Pitzil (MH648r)

Pitzil (MH648r)
Simplex Glyph

Glyph or Iconographic Image Description: 

This black-line drawing of the simplex glyph for the personal name Pitzil (attested here as a man’s name) shows a small shell with the point upward. It is a turbinate shell much like the ones called cilin (see below for an example), this “cil” may serve as a homophone for the “tzil” in the name.

Description, Credit: 

Stephanie Wood

Added Analysis: 

The pitz- start to the name could come from the verb, pitza, to play a wind instrument (and some shells served as wind instruments). Or, perhaps the “pi-” relates in some way to something small (tepitzin or tepiton), as the shell does appear to be small in the contextualizing image of this glyph.

Added Analysis, Credit: 

Stephanie Wood

Gloss Image: 
Gloss Diplomatic Transcription: 

juan pitzil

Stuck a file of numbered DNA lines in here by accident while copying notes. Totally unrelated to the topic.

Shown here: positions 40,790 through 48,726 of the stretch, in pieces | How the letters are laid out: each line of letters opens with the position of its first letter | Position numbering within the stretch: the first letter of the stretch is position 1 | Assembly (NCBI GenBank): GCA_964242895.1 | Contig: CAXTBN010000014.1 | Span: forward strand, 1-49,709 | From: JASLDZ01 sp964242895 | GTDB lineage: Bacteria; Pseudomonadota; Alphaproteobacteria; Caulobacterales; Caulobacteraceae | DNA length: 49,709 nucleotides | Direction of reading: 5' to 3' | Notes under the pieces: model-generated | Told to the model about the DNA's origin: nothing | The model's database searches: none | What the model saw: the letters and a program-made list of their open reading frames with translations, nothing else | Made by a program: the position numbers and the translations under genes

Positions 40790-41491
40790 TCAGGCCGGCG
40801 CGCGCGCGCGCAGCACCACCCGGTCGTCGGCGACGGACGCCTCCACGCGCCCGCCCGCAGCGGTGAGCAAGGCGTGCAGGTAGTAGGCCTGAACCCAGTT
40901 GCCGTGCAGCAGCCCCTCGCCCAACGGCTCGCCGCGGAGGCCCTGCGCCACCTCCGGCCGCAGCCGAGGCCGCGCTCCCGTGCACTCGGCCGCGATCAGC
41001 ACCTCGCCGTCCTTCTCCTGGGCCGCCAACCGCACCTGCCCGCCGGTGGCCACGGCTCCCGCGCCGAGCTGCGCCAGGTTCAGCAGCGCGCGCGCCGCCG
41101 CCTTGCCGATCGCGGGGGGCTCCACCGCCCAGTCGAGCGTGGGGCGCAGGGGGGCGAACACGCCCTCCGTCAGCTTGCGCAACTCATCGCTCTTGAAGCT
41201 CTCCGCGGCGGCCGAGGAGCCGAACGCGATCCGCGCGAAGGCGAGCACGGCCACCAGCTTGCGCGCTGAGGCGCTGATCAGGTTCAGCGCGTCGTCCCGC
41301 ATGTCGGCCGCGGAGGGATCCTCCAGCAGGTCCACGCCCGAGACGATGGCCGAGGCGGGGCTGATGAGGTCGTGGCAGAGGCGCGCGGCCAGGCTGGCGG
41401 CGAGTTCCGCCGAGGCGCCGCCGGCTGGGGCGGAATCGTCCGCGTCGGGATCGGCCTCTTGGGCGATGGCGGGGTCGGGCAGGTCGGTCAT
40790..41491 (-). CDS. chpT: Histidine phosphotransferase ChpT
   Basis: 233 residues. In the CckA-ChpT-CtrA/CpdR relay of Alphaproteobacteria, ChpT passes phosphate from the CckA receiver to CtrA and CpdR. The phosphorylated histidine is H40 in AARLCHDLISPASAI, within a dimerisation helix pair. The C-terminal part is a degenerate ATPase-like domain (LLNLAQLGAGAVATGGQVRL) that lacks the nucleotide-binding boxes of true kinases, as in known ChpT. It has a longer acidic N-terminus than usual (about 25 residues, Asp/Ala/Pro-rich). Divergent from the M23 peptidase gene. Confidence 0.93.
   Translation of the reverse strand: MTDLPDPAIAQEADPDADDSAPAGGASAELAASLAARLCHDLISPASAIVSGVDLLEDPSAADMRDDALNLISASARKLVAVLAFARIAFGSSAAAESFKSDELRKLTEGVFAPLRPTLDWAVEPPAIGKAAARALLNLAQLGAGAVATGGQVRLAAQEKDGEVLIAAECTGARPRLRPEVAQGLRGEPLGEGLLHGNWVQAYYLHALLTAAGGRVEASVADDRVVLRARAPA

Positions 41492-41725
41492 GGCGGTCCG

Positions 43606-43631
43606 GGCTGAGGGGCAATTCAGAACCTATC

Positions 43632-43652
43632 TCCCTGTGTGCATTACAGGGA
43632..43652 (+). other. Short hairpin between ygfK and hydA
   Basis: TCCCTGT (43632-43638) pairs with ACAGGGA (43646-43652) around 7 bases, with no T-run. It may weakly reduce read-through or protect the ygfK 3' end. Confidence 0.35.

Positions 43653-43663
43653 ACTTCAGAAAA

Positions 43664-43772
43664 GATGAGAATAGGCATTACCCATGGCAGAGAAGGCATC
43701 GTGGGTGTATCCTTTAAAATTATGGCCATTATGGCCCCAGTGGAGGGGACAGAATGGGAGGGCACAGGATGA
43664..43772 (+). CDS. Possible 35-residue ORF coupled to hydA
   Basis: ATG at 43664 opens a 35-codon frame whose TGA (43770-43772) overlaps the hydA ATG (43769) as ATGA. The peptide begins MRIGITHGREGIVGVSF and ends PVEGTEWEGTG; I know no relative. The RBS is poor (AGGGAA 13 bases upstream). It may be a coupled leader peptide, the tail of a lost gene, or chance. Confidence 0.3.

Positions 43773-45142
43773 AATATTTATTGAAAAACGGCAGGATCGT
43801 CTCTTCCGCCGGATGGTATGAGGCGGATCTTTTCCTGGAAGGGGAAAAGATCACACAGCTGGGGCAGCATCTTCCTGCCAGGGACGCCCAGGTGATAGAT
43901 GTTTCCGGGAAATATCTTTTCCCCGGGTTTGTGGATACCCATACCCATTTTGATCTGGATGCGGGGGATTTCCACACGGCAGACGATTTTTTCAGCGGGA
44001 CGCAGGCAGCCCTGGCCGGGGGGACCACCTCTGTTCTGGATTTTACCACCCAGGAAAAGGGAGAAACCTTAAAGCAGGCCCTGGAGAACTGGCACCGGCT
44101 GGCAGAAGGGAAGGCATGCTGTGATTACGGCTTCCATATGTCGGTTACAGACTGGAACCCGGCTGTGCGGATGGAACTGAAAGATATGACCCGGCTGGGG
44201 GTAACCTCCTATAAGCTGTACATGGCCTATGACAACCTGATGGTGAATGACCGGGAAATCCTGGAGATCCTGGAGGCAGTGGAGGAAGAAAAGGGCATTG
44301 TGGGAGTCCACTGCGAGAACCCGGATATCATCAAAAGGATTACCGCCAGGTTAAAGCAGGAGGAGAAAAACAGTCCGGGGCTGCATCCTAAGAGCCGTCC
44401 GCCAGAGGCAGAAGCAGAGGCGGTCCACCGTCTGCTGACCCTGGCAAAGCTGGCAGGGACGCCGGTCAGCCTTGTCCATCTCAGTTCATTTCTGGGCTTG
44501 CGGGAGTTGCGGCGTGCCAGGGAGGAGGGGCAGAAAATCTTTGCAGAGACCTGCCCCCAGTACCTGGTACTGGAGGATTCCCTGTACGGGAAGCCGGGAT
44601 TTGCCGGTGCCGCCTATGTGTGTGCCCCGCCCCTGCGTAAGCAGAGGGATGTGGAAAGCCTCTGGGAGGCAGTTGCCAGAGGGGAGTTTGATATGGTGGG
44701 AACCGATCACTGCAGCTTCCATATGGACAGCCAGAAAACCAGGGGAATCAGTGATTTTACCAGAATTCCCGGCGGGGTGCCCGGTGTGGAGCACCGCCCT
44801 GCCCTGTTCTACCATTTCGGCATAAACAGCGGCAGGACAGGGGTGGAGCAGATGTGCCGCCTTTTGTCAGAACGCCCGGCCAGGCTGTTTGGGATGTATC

Gloss Normalization: 

Juan Pitzil

Gloss Analysis, Credit: 

Stephanie Wood

Date of Manuscript: 


Creator's Location (and place coverage): 

Huejotzingo, Puebla

Semantic Categories: 
Cultural Content, Credit: 

Jeff Haskett-Wood


caracoles, conchas, pequeño, tocar un instrumento de viento, nombres de hombres – Span

Glyph or Iconographic Image: 
Relevant Nahuatl Dictionary Word(s): 
Spanish Translation, Credit: 

Stephanie Wood

Image Source: 

Matrícula de Huexotzinco, folio 648r, World Digital Library, https://www.loc.gov/resource/gdcwdl.wdl_15282/?sp=378&st=image

Image Source, Rights: 

This manuscript is hosted by the Library of Congress and the World Digital Library; used here with the Creative Commons, “Attribution-NonCommercial-ShareAlike 3.0 License” (CC-BY-NC-SAq 3.0).

Historical Contextualizing Image: